Gua Sha for Fibromyalgia
by Bob Flaws
Fibromyalgia can be a very difficult and frustrating condition to treat. Sometime, regular acupuncture can even make the symptoms of body pain worse. On pages 108-109 of issue #7, 2008 of Si Chuan Zhong Yi (Sichuan Chinese Medicine), Tang Su-min et al. published an article titled “Clinical Research on the Treatment of Fibromyalgia Syndrome with Guasha.” This study was a randomly divided two-wing comparison study in which some of the patients got regular fine-needle acupuncture at standard acupoints while other received guasha. Altogether, there were 120 confirmed cases of FMS who were 25-45 years of age enrolled in this study which was carried on from July 2005 to November 2007. Diagnostic criteria consisted of the American Rheumatological Society’s 1990 three-fold criteria, including at least 11 out of 18 specific trigger points sore to the touch. Twenty-eight of these patients were male and 92 were female. Their average age was 34.5 years. These 120 patients were randomly divided into two groups of 60 cases each. In terms of sex, age, disease duration, and number of trigger points, they were comparable for the purposes of this study. While the acupuncture group were treated once per day for 15 days with 30 minute needle retention per treatment, the guasha group was guashaed along the inner and outer tai yang bladder channel and Hua Tuo paravertebral points on the upper and low back. This was done once every three days for a total of five treatments (also over 15 days).
Outcomes were assessed via a visual analog scale (VAS) for pain that was administered before and after treatment and then compared for changes. In the guasha group, 29 out of 60 cases were cured, 16 got a marked effect, 10 got some effect, and eight got no effect, for a total effectiveness rate of 92.6%. In the acupuncture group, 10 cases were cured, eight got a marked effect, 12 got some effect, and 20 got no effect, for a total effectiveness rate of 66.6%. On six-month follow-up, six of the 45 cases who were either cured or got a marked effect in the guasha group had relapsed for a relapse rate of 13.3% In the acupuncture group, of the 18 cases who had either been cured or experienced a marked effect, 10 relapsed for a relapse rate of 55.5%. Therefore, the guasha appeared to be considerably more effective than the fine-needle acupuncture.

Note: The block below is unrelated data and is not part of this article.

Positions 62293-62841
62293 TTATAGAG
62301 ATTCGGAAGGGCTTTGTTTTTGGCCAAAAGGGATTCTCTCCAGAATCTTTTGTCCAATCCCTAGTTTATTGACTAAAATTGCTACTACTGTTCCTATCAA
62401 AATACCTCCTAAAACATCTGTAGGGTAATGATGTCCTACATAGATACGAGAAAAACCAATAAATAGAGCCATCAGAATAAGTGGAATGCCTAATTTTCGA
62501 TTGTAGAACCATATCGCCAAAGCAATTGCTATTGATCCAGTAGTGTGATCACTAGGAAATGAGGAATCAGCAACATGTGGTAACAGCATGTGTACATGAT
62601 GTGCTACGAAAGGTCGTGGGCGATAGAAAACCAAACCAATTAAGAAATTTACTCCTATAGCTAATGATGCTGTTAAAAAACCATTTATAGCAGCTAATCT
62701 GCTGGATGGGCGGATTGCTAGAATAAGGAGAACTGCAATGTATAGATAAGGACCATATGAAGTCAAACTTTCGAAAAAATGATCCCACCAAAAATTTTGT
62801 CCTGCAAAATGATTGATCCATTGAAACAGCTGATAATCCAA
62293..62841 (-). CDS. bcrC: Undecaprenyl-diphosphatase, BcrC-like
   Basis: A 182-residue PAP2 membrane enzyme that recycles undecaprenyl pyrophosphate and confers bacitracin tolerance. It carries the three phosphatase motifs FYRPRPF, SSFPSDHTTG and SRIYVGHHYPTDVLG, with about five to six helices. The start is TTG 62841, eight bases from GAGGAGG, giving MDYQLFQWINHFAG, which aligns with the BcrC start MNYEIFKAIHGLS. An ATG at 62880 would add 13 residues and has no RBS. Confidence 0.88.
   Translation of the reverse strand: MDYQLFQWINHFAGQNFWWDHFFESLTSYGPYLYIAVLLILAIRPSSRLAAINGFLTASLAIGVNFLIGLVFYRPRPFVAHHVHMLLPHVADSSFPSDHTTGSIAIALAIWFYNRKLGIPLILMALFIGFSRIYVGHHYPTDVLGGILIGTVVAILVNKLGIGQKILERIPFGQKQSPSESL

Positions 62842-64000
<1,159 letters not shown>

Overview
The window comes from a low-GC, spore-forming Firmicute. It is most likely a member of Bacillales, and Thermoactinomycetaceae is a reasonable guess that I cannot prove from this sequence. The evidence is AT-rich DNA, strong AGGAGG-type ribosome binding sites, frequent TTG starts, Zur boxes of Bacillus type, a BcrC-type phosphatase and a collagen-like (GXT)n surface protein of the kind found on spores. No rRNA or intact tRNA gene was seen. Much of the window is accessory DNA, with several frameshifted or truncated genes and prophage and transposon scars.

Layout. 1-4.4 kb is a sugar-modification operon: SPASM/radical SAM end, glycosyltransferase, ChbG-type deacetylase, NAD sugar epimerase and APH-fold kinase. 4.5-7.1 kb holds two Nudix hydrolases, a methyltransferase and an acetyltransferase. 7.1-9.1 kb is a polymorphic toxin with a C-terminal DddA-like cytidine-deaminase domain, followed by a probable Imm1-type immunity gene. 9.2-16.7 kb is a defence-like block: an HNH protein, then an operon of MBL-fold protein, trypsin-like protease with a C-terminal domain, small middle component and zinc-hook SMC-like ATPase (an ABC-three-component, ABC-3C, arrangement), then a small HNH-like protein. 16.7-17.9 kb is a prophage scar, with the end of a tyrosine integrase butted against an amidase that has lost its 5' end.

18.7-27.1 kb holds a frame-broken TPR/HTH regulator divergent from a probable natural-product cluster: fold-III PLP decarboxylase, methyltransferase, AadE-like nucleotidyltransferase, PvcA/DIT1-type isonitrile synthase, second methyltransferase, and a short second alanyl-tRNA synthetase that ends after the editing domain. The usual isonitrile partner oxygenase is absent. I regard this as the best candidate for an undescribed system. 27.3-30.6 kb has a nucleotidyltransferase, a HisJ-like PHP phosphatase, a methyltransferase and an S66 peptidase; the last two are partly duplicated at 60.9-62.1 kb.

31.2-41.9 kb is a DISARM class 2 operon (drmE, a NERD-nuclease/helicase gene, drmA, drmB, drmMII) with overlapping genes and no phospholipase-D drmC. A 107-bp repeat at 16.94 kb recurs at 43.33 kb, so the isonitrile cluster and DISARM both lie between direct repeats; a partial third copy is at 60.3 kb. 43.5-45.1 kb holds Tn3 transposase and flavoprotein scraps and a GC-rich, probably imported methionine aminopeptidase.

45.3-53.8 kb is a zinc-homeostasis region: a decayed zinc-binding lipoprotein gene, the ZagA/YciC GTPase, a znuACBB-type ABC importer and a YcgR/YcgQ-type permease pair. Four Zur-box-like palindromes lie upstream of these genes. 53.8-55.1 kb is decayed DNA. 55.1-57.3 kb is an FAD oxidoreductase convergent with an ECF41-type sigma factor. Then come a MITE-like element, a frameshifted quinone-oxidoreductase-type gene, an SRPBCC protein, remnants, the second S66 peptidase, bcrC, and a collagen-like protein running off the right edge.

In their closing discussion, the Chinese authors state that guasha quickens the blood and transform stasis, dispels stasis and engenders the new. In other words, by quickening the blood and eliminating blood stasis, new or live blood is engendered. Personally, I find this interesting because the Chinese medical pattern discrimination of the pain at specific trigger points which is a defining characteristic of FMS is nothing other than blood stasis in the network vessels. In Chinese acupuncture, it is said that the fine needle treats diseases in the channels but not diseases in the network vessels. Guasha, on the other hand, does. Static blood hinders the engenderment of new or live blood. Since the blood is the mother of the qi, blood stasis can cause and/or aggravate qi and blood vacuity. Thus guasha not only eliminates the body pain but can also indirectly relieve the fatigue, lack of strength, and insomnia associated with qi and blood vacuity common in FMS sufferers. As the authors also note, guasha is not associated with fear of needles, does not cut or injure, is not painful, and has no adverse reactions. Its technique is simple and easy to do, and, therefore, they believe it merits broader application in the treatment of FMS.
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